We did have a woman who loaned us a suede choker from one of his early collections. It has brass cutouts on it. It looks like a dog collar. She loaned it to us for the exhibition, and after seeing the display, she gave it to us. She gave it to the museum. She said, “This is where this piece belongs. It belongs with his collection.” Another woman, who is a recent native to our town, came into the museum three times to see this exhibit. Every time she came in, we had a discussion about it and she wanted to learn more. She would come in and say, “Hey, I saw this piece on eBay. What do you think of it?” She was bitten by the bug. She ended up gifting us an absolutely fantastic, rare piece before Christmas because she knew the story was important and she wanted to be part of it. She saw this piece and knew it was perfect for our collection, so she gave it to us. It was absolutely wonderful. It’s one of the ones I show when I do show and share.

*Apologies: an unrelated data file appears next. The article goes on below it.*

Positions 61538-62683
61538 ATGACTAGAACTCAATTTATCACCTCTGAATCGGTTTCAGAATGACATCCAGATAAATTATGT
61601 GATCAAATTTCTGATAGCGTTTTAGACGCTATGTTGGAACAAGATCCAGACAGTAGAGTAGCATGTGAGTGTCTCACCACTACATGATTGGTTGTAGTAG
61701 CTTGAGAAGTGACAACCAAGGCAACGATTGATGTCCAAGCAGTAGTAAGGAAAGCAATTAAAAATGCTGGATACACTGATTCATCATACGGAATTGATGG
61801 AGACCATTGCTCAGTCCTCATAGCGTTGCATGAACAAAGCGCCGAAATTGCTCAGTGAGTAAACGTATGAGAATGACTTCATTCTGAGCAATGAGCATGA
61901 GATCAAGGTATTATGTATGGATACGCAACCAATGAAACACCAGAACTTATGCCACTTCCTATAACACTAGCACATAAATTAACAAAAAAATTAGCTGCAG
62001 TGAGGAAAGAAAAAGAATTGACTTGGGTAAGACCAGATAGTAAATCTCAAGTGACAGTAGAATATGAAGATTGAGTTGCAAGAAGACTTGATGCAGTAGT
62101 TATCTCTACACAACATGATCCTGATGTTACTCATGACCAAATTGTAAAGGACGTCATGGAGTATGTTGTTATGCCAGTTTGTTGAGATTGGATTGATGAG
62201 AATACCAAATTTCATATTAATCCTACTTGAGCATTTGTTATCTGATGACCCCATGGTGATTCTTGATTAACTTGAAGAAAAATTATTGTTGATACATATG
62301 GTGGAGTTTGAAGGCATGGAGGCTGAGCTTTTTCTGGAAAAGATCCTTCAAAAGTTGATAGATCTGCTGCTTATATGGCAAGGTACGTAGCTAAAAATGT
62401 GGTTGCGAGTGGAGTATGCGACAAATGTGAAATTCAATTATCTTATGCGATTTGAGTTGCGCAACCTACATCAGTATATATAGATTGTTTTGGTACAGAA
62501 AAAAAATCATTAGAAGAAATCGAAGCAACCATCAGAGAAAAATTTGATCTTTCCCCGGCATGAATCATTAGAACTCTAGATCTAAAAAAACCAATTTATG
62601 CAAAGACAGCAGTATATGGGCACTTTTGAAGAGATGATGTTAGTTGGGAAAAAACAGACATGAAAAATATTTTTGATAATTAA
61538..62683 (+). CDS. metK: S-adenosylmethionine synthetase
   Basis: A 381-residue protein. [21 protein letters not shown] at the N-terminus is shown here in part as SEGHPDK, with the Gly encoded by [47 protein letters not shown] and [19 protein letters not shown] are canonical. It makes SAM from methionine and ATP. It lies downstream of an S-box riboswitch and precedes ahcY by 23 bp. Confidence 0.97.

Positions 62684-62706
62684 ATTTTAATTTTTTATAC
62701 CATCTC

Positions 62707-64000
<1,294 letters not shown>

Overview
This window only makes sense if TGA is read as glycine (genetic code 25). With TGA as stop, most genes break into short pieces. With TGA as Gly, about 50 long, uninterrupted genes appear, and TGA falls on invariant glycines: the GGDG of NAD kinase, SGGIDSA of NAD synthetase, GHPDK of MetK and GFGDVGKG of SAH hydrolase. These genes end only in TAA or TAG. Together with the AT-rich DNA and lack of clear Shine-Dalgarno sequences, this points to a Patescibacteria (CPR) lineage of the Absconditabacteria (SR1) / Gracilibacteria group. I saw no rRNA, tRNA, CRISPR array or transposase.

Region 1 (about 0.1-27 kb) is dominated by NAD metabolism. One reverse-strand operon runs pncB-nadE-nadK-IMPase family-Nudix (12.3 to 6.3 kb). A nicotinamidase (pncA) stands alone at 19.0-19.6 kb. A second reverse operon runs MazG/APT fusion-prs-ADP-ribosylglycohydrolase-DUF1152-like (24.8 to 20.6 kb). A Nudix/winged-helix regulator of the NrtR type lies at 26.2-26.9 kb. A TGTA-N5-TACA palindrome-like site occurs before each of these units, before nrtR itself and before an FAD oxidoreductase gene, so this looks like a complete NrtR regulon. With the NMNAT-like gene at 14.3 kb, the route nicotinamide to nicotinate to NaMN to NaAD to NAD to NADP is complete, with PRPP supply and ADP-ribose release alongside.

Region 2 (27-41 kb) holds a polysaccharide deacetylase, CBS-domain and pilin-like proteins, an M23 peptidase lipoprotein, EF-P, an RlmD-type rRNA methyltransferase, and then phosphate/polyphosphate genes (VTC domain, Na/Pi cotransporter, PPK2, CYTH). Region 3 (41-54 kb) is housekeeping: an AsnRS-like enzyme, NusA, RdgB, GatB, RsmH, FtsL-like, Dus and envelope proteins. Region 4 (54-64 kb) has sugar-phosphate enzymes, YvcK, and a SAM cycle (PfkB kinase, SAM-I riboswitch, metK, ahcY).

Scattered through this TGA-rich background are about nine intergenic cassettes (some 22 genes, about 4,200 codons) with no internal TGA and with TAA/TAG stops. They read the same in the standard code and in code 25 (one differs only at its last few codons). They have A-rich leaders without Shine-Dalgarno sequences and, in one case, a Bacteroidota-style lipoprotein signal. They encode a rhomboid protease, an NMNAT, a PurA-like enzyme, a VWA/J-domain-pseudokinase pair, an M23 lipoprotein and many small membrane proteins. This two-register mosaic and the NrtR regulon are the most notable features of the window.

Sharon: What were his heyday years?

JoAnne: That is an excellent question. I feel like it came and went in waves according to the company he was working with. Some of it is difficult to ascertain because his work is not always signed. Unless you have the backstory or you happen to know concretely that he did work on this collection, it’s hard to say when that big wave started. I do know that according to the 5½-inch binder of research I have—I’m not kidding you—most of the articles I have were from the late 60s into the early 70s. When he left Richelieu in 1970, he went to work for the parent company, O’Dell, which had Cartier and Ben Kahn fur. So, he did some furs. He worked for Mark Cross doing leather goods.